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Set on a bluff overlooking Cook Inlet, on the west side of the Kenai Peninsula, Kenai and its surrounding area were home to the Kenaitze Indians for centuries before the Russians discovered it in 1791. One of several fur-trading enterprises, the Lebedev-Lastochin Company established Fort Saint Nicholas (Nikolaevskii Redoubt) at this site. Further reinforced by the Russian-American Company, Saint Nicholas was the principal Russian community on the Kenai Peninsula by 1867.

After the United States acquired Alaska in 1867, it sent a U.S. Army contingent to Fort Saint Nicholas, which was renamed Fort Kenay. One hundred and four soldiers occupied the eleven log buildings for only seventeen months, leaving in September 1870. In the 1880s, the first of several canneries was established on the Kenai River, the beginnings of a still-active industry.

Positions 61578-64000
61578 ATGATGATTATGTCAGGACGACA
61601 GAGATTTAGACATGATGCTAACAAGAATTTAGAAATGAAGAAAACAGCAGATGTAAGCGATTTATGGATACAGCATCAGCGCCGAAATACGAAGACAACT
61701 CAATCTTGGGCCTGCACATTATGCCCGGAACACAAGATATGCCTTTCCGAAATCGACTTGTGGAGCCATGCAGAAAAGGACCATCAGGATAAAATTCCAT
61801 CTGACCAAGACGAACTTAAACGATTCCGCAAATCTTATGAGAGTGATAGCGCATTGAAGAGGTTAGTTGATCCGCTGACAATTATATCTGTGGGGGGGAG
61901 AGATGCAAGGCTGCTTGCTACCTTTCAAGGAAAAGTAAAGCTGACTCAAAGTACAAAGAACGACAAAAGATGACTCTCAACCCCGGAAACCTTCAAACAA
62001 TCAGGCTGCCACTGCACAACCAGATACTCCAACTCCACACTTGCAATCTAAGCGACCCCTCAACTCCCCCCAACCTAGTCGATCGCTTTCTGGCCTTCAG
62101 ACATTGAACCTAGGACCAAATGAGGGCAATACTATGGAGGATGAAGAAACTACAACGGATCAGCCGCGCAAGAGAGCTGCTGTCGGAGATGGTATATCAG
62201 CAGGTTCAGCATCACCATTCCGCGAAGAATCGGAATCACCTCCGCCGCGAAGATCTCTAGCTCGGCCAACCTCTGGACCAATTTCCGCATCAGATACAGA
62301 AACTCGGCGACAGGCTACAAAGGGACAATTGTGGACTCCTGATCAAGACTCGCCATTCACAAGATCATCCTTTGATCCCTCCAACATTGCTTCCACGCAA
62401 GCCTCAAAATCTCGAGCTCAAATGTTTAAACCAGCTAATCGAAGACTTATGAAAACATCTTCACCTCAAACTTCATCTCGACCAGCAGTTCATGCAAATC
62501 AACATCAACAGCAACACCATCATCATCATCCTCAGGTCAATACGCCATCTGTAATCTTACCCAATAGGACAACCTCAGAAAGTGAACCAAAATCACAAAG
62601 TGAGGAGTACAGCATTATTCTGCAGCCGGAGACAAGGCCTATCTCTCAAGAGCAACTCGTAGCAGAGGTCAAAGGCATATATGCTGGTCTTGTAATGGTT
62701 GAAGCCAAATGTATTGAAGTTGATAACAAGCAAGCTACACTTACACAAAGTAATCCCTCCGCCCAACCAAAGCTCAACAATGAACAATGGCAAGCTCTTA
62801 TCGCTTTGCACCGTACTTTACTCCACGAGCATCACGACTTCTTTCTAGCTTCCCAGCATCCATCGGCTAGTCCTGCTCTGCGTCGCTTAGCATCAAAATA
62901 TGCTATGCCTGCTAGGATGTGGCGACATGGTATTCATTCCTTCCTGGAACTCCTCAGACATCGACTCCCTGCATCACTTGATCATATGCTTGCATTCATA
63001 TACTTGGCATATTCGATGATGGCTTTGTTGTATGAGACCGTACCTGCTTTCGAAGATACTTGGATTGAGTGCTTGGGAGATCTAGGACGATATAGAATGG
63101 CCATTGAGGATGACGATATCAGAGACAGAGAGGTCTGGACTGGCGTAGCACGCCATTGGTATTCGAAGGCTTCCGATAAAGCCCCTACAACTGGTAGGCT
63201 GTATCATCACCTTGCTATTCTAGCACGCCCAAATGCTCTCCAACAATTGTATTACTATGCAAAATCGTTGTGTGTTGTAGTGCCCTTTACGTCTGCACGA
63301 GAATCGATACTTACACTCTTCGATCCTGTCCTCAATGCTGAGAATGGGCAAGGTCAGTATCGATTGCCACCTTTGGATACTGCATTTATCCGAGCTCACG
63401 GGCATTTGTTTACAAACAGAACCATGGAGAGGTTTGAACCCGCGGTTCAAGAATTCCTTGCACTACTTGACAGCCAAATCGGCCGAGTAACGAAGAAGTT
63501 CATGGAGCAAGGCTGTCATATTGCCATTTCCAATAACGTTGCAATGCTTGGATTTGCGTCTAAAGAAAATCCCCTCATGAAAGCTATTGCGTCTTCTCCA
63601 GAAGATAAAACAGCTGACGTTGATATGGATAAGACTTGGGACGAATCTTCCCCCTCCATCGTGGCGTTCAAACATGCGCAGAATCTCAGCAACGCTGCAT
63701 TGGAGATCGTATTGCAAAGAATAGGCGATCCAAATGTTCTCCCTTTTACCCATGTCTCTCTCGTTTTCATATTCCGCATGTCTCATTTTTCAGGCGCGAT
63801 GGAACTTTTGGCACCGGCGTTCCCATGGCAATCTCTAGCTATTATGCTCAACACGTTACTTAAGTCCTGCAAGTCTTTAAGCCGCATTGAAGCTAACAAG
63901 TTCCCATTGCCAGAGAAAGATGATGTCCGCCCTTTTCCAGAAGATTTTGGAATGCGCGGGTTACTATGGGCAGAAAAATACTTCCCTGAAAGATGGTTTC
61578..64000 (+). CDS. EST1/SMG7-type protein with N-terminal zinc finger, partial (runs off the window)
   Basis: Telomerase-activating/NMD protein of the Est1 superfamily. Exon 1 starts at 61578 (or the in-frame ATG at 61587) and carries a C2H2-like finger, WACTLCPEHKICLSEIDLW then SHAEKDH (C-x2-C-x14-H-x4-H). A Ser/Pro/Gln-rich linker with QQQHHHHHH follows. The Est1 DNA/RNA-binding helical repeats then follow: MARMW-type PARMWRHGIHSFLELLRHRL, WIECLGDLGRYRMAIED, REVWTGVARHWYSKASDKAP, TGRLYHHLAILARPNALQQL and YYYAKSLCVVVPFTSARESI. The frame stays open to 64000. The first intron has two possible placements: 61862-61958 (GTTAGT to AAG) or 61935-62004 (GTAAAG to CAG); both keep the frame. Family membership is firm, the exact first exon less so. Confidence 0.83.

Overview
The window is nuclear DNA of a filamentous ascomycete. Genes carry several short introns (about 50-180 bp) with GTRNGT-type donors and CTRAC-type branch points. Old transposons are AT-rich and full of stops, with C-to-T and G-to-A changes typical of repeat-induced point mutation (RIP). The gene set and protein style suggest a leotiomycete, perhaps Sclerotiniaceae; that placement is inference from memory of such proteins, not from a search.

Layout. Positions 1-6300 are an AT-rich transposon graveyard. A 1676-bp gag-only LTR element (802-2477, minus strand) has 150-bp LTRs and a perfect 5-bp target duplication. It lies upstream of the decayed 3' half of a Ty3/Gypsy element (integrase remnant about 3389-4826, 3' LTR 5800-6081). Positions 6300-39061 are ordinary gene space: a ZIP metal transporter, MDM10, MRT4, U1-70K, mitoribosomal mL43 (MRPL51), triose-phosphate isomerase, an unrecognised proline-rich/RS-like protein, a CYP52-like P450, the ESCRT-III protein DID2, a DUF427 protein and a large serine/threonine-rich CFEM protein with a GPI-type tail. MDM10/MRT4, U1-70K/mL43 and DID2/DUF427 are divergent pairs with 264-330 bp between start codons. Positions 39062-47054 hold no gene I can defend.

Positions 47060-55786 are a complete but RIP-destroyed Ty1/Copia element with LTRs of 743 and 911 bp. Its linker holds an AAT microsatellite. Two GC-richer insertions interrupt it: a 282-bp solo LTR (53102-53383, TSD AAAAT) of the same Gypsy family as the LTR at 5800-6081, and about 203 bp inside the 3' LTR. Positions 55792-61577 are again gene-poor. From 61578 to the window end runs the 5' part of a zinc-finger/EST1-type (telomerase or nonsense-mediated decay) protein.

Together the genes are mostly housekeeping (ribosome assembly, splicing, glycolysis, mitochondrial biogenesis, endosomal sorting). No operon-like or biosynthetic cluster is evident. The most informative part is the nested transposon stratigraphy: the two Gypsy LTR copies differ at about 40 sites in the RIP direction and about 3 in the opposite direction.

The discovery of oil in 1957 brought a new prosperity to Kenai. Although the oil drilling took place elsewhere, at sites north of Kenai and out in Cook Inlet, the town boomed. New development oriented to the automobile swamped Kenai, producing what one historian has called “a bland hodge-podge of architectures and ways of life.”

The old section of town, near Main, Cook, and Mission streets, has several log cabins with both round and hewn logs. Dating from the early twentieth century, most of them have dovetailed notching at the corners. Exhibiting a characteristic peculiar to Kenai and Ninilchik, the logs are not equal in each dimension but are hewn to a thickness of about 4 inches. As such they resemble thick planks rather than logs, but the corner dovetailing is a log-building convention.

Writing Credits

Alison K. Hoagland

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